Offshore Trusts: Opportunities for Families with Canadian Connections

March 19, 2013

Canada's rules for taxation of offshore trusts have been undergoing a fundamental review since 1999. The federal government on October 24, 2012 released the eighth iteration of draft legislation ("Draft Legislation") amending the Non-Resident Trust ("NRT") rules. The NRT rules are scheduled to become effective (retroactively) on January 1, 2007.

If adopted, the Draft Legislation will substantially revise the Canadian taxation of offshore trusts. The Draft Legislation limits opportunities for tax avoidance by deeming certain trusts not resident in Canada under general law to be resident where a person resident in Canada transfers or loans property or provides financial assistance or services to an offshore trust. The additional requirement under the existing rules that there must be a Canadian-resident beneficiary of the trust is dropped for most purposes in the Draft Legislation. Canada, unusually, imposes reporting and tax paying requirements directly on offshore trustees.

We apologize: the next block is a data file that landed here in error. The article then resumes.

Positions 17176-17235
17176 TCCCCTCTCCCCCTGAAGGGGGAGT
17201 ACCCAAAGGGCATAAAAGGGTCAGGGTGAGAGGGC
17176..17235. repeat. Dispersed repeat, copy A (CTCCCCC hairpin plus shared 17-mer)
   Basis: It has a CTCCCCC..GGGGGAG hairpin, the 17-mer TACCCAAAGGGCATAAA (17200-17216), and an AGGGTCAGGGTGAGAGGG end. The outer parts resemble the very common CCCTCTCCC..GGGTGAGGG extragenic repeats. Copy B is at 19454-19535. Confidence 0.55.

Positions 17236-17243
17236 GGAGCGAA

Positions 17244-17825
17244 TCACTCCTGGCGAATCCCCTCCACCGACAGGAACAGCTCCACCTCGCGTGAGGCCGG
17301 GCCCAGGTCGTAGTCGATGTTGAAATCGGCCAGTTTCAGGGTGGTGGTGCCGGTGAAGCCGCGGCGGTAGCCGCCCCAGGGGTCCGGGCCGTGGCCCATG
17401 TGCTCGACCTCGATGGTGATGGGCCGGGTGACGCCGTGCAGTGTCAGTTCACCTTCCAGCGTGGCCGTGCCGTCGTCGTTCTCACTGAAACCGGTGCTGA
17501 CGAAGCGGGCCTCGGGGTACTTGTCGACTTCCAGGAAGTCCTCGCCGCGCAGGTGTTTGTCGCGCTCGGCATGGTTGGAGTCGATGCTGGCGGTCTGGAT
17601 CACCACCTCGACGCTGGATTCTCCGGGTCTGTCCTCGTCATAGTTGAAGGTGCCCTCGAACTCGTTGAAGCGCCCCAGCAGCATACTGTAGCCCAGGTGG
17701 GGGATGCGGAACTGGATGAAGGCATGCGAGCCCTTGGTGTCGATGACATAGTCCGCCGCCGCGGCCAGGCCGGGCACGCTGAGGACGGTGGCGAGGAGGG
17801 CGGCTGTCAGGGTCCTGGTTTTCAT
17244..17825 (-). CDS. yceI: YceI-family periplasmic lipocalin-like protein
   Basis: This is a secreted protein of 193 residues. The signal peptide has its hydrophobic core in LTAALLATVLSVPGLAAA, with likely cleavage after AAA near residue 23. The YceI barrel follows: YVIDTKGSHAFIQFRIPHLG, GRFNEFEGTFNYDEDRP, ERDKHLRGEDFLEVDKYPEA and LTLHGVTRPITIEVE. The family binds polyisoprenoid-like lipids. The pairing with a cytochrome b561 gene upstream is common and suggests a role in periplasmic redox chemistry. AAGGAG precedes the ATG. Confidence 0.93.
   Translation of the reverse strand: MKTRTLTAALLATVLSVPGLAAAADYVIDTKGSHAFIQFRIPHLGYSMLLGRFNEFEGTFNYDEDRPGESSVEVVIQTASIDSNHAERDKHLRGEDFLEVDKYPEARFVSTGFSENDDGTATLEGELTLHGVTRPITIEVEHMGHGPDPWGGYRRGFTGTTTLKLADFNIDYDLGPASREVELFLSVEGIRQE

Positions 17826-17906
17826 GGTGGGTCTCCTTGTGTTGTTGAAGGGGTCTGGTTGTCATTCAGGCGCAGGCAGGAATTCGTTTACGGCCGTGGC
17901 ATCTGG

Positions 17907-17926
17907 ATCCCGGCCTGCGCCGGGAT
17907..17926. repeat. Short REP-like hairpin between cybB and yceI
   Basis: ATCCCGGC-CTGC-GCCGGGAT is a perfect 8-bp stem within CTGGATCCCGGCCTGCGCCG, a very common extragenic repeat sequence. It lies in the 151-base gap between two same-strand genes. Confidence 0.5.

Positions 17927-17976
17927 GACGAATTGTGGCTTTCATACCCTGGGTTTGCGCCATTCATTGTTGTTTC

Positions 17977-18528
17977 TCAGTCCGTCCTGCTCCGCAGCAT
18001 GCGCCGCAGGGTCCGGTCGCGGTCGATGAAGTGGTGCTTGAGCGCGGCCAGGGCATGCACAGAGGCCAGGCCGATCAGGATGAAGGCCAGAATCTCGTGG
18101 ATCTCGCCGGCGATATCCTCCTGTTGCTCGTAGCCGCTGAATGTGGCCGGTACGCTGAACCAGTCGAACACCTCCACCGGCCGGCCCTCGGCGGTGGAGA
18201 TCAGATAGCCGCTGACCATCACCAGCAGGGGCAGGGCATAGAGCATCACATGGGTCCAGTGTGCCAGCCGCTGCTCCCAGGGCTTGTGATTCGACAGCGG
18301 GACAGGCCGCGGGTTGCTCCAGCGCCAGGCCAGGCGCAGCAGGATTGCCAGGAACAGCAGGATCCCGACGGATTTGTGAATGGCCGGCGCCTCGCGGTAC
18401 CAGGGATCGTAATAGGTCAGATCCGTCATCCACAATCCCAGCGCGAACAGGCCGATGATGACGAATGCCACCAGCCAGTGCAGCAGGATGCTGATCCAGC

Notwithstanding these fundamental changes opportunities with using offshore trusts remain including for individuals wishing to move to Canada and for foreigners wanting to make substantial gifts or bequests to Canadian resident family or friends. These and other opportunities are discussed below.

A. Gifts or Bequests by Non-Residents

Gifts or bequests made by a non-resident to a Canadian resident through a trust remain attractive for Canadian beneficiaries under the Draft Legislation. The trust should not be deemed resident in Canada where the trust's sole Canadian connection is a beneficiary resident in Canada. Canadian resident beneficiaries should not be taxed on the receipt of capital distributions (as determined for Canadian tax purposes) including income and gains from prior years capitalised by the trustee. All distributions (whether of capital or income) must be reported. By contrast, where a gift or bequest is made to the Canadian directly, the Canadian will be subject to tax in Canada on worldwide income (and gains) earned from the gift or bequest. Thus, non-residents gifting assets to Canadians or making provision for Canadians in their will should consider transferring the property to a trust for the benefit of the Canadian, rather than directly.